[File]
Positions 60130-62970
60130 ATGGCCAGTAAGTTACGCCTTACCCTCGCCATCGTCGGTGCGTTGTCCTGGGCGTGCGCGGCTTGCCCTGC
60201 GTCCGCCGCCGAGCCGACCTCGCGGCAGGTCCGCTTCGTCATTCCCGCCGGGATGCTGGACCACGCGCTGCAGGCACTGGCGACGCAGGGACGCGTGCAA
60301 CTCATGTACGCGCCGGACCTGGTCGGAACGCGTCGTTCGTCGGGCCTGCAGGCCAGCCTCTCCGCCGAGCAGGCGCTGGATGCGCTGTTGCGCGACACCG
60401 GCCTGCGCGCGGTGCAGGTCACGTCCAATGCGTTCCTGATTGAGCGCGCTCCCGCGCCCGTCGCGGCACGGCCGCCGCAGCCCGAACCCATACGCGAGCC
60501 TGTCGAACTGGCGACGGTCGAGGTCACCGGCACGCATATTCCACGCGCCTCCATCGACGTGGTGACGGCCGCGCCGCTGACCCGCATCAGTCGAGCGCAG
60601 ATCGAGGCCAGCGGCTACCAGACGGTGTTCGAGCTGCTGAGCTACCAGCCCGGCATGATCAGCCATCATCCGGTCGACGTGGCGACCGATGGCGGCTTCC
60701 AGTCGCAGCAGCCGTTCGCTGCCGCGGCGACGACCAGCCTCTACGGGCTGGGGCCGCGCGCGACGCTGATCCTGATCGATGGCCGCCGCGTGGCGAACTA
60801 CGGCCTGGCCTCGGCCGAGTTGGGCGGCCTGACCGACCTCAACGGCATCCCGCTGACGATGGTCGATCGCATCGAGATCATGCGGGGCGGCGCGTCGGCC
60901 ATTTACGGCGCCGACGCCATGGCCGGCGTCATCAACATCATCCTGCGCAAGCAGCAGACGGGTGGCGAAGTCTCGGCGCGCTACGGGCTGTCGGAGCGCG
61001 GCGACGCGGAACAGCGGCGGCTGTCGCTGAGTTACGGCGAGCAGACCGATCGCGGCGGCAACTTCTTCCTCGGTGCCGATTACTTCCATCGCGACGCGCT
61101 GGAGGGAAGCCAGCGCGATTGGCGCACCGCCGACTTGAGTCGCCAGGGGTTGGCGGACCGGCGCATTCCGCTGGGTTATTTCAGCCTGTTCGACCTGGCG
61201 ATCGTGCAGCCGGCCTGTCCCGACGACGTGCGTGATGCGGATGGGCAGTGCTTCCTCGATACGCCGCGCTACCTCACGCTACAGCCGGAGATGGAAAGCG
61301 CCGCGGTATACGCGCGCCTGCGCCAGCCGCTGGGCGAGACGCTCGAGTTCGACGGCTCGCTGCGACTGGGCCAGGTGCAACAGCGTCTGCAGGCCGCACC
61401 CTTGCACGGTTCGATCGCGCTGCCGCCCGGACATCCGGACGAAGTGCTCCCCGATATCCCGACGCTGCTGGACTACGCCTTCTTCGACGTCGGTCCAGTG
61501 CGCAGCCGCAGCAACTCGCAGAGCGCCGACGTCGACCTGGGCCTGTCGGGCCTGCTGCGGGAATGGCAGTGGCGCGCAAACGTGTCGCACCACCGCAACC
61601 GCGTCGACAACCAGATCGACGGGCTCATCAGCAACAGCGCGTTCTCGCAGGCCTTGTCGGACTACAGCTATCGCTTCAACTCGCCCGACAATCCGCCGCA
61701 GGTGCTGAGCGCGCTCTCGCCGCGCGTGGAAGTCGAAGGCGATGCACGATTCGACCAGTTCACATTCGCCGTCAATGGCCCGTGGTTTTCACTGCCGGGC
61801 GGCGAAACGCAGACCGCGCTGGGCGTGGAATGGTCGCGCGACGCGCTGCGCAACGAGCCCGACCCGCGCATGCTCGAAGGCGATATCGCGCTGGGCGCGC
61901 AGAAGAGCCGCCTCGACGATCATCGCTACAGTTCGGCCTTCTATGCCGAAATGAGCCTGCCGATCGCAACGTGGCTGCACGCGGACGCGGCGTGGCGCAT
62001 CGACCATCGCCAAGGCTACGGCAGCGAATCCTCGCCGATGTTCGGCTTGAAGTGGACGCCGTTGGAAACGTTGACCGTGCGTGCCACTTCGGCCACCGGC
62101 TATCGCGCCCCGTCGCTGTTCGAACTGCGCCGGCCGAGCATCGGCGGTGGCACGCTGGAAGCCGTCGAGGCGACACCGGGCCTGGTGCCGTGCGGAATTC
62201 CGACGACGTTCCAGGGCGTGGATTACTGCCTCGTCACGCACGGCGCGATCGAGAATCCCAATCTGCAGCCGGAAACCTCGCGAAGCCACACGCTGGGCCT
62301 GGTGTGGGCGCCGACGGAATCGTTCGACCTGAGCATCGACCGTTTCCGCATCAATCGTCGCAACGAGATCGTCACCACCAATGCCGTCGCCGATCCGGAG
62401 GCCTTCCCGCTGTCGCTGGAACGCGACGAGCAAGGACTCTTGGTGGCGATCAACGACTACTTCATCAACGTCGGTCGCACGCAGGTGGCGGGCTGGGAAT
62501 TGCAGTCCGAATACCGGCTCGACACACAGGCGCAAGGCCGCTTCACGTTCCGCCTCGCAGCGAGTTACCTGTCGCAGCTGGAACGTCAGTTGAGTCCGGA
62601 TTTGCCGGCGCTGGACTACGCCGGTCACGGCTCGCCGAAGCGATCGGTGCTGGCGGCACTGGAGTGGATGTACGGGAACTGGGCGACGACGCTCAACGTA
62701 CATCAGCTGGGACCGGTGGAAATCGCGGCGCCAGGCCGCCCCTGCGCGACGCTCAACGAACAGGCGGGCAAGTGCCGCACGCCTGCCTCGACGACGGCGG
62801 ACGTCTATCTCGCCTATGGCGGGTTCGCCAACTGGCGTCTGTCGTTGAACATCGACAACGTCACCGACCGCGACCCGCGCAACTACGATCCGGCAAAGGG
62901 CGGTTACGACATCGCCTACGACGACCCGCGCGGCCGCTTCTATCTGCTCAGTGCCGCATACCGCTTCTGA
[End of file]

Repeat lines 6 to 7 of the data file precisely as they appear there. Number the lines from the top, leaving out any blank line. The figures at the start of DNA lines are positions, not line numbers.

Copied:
60501 TGTCGAACTGGCGACGGTCGAGGTCACCGGCACGCATATTCCACGCGCCTCCATCGACGTGGTGACGGCCGCGCCGCTGACCCGCATCAGTCGAGCGCAG
60601 ATCGAGGCCAGCGGCTACCAGACGGTGTTCGAGCTGCTGAGCTACCAGCCCGGCATGATCAGCCATCATCCGGTCGACGTGGCGACCGATGGCGGCTTCC